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Tim Van Laere Gallery presents group exhibition Let's Go! December 1, 2022 to January 28, 2023.
Tim Van Laere Gallery presents Let’s Go! a group exhibition presenting works by Bram Demunter, Jean Dubuffet, Kati Heck, Leiko Ikemura, Stanislava Kovalcikova, Friedrich Kunath, Jonathan Meese, Albert Oehlen, Tobias Pils, Tal R, Ben Sledsens, Ettore Spaletti, Dennis Tyfus, Rinus Van de Velde, Inès Van den Kieboom, Henk Visch, and Franz West.
While solo exhibitions allow you to fully immerse yourself in the world of one artist and get a glimpse of what the world looks like through that artist’s eyes, a group show provides multiple windows and pathways to various points of view and ways of seeing. As a result, group shows are an important part of the gallery’s programming. The inner dialogue between the artist and his/her work is brought to a larger table by combining works from different artists in various media, where its meaning is challenged and debated by the surrounding works. It creates an open dialogue in which universal truths rise to the surface of each of the works presented in the exhibition space. The gallery’s decision to curate the show not only with contemporary artists but also with modern artists demonstrates the gallery’s determination to forge new paths to foster new dialogues and share these dialogues with the public. Curating group exhibitions with cross-pollination in media, genres, and generations can inspire new styles and different ways of creating and rethinking our ways of seeing.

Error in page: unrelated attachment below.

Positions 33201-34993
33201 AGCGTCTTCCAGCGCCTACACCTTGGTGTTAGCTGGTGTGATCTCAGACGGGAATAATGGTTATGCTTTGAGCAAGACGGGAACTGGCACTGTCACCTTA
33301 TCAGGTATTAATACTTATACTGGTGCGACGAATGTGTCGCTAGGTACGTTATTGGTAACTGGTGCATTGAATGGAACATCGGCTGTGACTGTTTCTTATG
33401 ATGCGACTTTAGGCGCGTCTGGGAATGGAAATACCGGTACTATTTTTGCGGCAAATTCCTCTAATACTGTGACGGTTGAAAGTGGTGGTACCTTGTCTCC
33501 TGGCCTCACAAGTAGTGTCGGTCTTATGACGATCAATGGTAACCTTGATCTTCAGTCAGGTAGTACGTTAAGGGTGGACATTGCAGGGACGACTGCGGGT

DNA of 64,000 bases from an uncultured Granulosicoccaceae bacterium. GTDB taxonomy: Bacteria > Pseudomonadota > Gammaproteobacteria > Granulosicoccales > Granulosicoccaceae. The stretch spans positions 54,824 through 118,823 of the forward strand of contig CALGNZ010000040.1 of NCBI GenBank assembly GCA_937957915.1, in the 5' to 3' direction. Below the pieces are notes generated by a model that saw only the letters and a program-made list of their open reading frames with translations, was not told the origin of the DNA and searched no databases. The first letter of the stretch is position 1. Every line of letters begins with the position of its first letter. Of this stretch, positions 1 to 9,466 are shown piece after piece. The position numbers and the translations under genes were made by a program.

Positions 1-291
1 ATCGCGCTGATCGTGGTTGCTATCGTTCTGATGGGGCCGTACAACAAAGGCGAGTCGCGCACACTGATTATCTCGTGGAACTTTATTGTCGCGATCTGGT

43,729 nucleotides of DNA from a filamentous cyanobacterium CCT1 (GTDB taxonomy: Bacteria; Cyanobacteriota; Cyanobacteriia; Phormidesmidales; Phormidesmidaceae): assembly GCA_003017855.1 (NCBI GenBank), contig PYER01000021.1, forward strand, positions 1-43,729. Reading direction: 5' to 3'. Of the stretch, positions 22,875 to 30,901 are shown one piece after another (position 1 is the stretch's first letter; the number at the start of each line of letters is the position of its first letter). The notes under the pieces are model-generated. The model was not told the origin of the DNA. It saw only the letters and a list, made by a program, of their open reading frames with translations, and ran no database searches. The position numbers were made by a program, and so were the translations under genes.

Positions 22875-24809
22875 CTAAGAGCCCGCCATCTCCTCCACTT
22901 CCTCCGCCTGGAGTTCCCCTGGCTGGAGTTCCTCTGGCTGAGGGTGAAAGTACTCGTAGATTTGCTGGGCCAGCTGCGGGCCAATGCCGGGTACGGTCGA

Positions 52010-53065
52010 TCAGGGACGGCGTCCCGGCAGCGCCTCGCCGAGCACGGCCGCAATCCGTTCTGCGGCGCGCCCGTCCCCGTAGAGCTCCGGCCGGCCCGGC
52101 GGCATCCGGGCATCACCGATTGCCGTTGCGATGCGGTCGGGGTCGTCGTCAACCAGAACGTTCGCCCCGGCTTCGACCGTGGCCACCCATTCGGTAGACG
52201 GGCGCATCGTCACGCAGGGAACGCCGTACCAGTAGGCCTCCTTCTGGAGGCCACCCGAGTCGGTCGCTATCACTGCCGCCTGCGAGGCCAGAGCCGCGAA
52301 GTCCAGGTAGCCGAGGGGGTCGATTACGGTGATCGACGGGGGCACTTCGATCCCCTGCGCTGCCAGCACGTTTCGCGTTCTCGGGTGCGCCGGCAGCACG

On the one hand, the exhibition’s title, Let’s Go!, reflects the gallery’s faith in art and its ability to overcome almost any obstacle. It’s a phrase that leaves no room for doubt and proclaims to the public its strong faith in art, inviting them to join the party. The phrase, on the other hand, also refers to the artist’s process. Each of these artists understands how to surrender to their craft. They have allowed art to completely consume their lives and play a vital role in their survival. They let the artwork speak for itself. As a result, the gallery chose to respect the works’ inner attitude and place them in dialogue as such. They don’t need a thematic justification to start new conversations; they simply need to be presented as the artist intended in order to enter the public’s consciousness.